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Splunk Apptitude App Contest: Hear from previous winners and enter now

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The Splunk Apptitude App contest is entering its final month and there’s still time for you to enter for a chance to win up to $150,000.

Earlier this month we were fortunate to catch up with past winners Erica Feldman, Rich Acosta and Chris Summers to discuss their entries and to gain some insight into their participation.

Other than the obvious financial incentives, what was it that attracted you to the Splunk Apptitude contest?

Chris: I’ve been working with SCCM for about 12 years so it’s a product I’m very familiar with. I’d been wanting to work with Splunk for a long time and I saw this an opportunity to finally get to know the product. I wanted

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24 Million CDC US Birth Records and Splunk #vitalstatsviz

Births vs. Mothers Age

The CDC – like most government bodies the world over – are starting to make more, and more data publicly available to advance research.

In January the CDC posted a blog post (since deleted) challenging the public to work with their Vital Stats datasets, including both birth and mortality data.

Over the coming weeks I’m going to post some of my findings (and workings) from analysing these datasets alongside other sources including weather and employment, all in Splunk.

In an optimistic mood I started with birth data.…

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Is the secret to (big) data success collect once and use many?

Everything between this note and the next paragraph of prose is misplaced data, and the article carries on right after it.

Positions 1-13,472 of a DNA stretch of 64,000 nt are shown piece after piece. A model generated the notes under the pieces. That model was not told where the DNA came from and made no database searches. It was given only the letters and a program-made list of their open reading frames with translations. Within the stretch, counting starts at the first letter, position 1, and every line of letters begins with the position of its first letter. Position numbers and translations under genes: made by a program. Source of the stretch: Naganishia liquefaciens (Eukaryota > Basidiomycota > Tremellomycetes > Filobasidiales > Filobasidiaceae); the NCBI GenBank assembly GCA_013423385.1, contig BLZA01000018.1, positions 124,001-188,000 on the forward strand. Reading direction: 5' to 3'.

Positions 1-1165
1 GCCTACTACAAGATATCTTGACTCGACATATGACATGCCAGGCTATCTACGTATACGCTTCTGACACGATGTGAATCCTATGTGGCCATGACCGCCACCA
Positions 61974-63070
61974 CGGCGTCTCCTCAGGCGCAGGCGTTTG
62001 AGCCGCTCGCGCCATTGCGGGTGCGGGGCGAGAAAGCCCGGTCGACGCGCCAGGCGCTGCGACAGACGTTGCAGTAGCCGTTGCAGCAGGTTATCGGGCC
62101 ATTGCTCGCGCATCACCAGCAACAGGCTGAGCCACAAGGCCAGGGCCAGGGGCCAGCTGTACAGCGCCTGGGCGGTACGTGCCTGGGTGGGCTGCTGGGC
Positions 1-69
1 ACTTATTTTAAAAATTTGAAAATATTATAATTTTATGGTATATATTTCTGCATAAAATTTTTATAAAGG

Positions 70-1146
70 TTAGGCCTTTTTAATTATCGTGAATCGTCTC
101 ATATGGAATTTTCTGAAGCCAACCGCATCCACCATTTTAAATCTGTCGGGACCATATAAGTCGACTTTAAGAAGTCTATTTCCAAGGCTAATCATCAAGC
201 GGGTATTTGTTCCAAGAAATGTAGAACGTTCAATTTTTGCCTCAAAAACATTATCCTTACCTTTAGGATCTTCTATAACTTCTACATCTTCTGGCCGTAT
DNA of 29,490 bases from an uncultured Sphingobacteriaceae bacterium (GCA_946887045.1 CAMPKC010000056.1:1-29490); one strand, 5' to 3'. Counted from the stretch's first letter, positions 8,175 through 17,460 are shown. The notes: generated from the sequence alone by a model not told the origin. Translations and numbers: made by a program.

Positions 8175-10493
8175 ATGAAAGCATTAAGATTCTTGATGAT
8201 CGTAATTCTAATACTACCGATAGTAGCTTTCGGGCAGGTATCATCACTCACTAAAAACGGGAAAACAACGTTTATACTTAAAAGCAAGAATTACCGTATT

swiss_army_knife_512373Many moons ago, I used to write code, badly. I learnt to program in COBOL, PL1 and JCL (Job Control Language). I then moved on to programming Java which promised portability, reuse and “write once, run many”. I’ve spent the last few weeks talking to a lot of Splunk customers and it struck me that the companies having the most success and making the best case for value of big data are the ones who are using the same data for multiple purposes. It got me thinking if there is something in that promise of Java many years ago that we can learn from with big data. Is the secret for big data success “collect once and use many”?

 …

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Smart AnSwerS #26

Hey there community! Welcome to the 26th installment of Smart AnSwerS.

This just in! The documentation for the join command has been recently updated by our very own senior technical writer Laura Stewart! I used to check that page every now and then, only to find a tumbleweed rolling by. Well, that didn’t really happen, but that’s what I imagined in my head. It was in need of some tender loving care, and it has finally undergone a complete overhaul. If you’d like to provide input about the new content, feel free to navigate to “Was this topic useful?” at the bottom of that page to leave positive constructive feedback :) After you’re done perusing through the join topic makeover…

Check …

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Integrating with Splunk: You Gotta Think Outside the Box

This morning, a question was asked about integrating with Splunk that started with something like, “but I can’t send syslog from my system, so how can I get that data in Splunk?” It really doesn’t matter what system or what data; before digging in, I already knew that the answer was out there.

“But wait a second, Hal, how could you know that?”, you might be thinking.

Well, it’s just a matter of knowing a bit about how computer systems work, and understanding that Splunk has many ways of ingesting data. You see, at a very high level, there are only two ways that Splunk can integrate with another system. I’ll call these integration types “intentional”, and “operational”. Let’s define them:…